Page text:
Driving the 2007 BMW 335i Convertible puts you in a state of engineering nirvana. BMW's twin-turbo power train, launched last year, makes beautiful sounds and delivers fantastic throttle response. Oh, the 335i Convertible has plenty of available cabin gadgets plus a slick retractable hardtop, but the technology that impresses us most about this car lives under the hood.
The 335i Convertible looks really good, too, as long as you direct your gaze to the front of the car. The front and sides of the car sport subtle raised edges, which break up the otherwise too-smooth sheet metal. The front wheels sit just behind the bumper, and the hood only rises a little above them. With the hardtop up, the roofline curves over the cabin in good proportion to the rest of the car. With the top down, the 335i Convertible avoids looking like a bathtub, a problem with many four-seat convertibles. Unfortunately, the rear starts to look a little tubby, with too-high fenders over the rear wheels and a bland back end.
Retractable hardtops are trendy right now, and we've previously seen them on the Mazda MX-5, the Volvo C70, and the Volkswagen EOS. In form, the BMW's is most like the one on the Eos in the way it stacks its multiple roof panels. When the roof is up on the 335i Convertible, it feels almost as solid as a static roof, providing good insulation for the cabin. However, it takes a while to open and close, and there is only a sliver of usable trunk space when it is down.
Our review car didn't come with navigation, although it is an option. But we did have a smart key, Bluetooth cell phone integration, and BMW's premium stereo, which comes standard.
Test the tech: Summer road trip
Given that we had a convertible and some beautiful weather, we tested out the 335i Convertible with a road trip to Lake Tahoe. Our first snag hit before we left, as we figured out how many people we could take. Three people and luggage was a comfortable maximum, as there isn't much trunk room even with the top up. When we wanted to cruise around the mountains with the top down, we had to pile up our bags in one of the rear seats. BMW provides a cover that can go over the rear seats, making a secondary trunk, but it's no good if you have three people. With two people, the 335i Convertible makes a good touring car.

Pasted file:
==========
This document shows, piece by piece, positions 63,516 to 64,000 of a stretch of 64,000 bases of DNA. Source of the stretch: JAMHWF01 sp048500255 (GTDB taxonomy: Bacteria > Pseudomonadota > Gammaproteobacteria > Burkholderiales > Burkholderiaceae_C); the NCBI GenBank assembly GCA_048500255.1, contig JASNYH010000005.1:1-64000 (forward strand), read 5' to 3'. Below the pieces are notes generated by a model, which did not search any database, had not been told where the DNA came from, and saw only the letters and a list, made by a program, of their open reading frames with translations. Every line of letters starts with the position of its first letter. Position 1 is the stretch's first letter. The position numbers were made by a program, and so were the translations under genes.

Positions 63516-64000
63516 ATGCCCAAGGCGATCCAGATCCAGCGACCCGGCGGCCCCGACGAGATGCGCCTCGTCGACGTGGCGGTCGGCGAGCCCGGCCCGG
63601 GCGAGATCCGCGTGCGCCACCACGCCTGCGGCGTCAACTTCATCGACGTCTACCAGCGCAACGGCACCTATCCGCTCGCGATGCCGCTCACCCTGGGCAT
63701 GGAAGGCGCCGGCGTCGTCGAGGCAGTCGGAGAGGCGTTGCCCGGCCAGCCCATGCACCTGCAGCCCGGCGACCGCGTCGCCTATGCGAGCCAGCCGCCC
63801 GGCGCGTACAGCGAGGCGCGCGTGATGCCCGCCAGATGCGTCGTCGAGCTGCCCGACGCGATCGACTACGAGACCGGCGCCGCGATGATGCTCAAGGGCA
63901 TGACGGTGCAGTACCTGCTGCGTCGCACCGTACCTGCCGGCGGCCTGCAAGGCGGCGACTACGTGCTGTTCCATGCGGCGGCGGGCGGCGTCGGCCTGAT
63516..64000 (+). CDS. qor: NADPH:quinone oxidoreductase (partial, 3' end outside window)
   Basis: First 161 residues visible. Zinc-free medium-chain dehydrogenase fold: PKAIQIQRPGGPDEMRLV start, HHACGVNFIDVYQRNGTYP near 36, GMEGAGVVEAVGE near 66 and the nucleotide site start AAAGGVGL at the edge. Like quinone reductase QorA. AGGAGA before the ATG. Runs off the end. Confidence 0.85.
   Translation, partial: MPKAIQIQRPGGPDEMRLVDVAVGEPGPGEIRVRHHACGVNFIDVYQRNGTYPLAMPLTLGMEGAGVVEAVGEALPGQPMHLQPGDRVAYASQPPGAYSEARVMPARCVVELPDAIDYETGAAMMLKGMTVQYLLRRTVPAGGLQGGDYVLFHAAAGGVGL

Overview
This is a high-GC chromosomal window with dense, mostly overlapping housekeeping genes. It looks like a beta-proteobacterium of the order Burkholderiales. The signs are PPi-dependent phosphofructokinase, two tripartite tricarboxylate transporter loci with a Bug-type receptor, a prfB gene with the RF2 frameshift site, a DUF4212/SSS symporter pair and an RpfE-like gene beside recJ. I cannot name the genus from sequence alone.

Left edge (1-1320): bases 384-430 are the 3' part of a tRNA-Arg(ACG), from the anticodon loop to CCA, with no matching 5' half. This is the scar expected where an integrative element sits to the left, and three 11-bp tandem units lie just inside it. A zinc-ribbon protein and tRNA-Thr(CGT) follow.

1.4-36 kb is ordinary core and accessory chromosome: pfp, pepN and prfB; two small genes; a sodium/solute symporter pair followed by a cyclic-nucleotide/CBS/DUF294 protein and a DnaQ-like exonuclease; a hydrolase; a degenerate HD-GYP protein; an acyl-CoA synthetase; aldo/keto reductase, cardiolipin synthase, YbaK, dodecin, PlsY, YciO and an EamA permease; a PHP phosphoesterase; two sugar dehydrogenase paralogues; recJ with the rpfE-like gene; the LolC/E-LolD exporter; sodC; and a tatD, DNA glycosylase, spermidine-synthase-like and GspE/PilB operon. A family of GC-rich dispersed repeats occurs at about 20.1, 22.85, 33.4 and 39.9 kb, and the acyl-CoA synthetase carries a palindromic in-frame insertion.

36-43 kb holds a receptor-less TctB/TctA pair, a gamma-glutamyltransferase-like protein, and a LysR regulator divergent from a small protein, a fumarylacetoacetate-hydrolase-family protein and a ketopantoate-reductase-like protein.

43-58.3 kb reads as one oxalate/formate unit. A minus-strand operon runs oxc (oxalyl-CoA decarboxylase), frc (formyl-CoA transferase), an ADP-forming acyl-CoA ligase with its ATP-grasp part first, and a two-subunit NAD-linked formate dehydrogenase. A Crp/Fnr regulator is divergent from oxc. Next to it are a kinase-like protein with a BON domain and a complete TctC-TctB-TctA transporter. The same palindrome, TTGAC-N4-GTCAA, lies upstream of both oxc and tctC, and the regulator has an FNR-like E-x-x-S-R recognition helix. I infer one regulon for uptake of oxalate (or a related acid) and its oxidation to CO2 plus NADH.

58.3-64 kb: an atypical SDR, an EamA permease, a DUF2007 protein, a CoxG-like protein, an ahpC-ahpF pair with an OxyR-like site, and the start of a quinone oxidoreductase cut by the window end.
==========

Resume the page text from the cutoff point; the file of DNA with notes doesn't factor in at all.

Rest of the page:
With the top down, the roof panels stow in the trunk, severely limiting luggage space.
All occupants had good things to say about the car's comfort over a 5-hour freeway trip, with a significant amount of time spent in heavy traffic. The front seats offered a variety of power adjustments, including the ability to extend the front of the seat for thigh support, useful for those with long legs. The rear seats aren't adjustable but have a nice contour. There's a separator between the two rear seats, which would make it very uncomfortable to try to cram three people back there.
Driving mountain roads to Lake Tahoe proved exhilarating in the 335i Convertible. Even in sixth gear, it pulled the long grades without difficulty. It was incredibly agile for passing other cars, especially all those SUVs that insisted on sitting in the left lane and barely meeting the speed limit. For part of the trip, we had the top down. At high speeds, the front-seat passengers could still hear each other, but the rear-seat passenger was left out. One danger we found was that the 335i Convertible gets far past the legal speed limit very easily, cruising above 90 mph. We often found ourselves going faster than we realized and had to lift off the accelerator before we got too far on the wrong side of the law.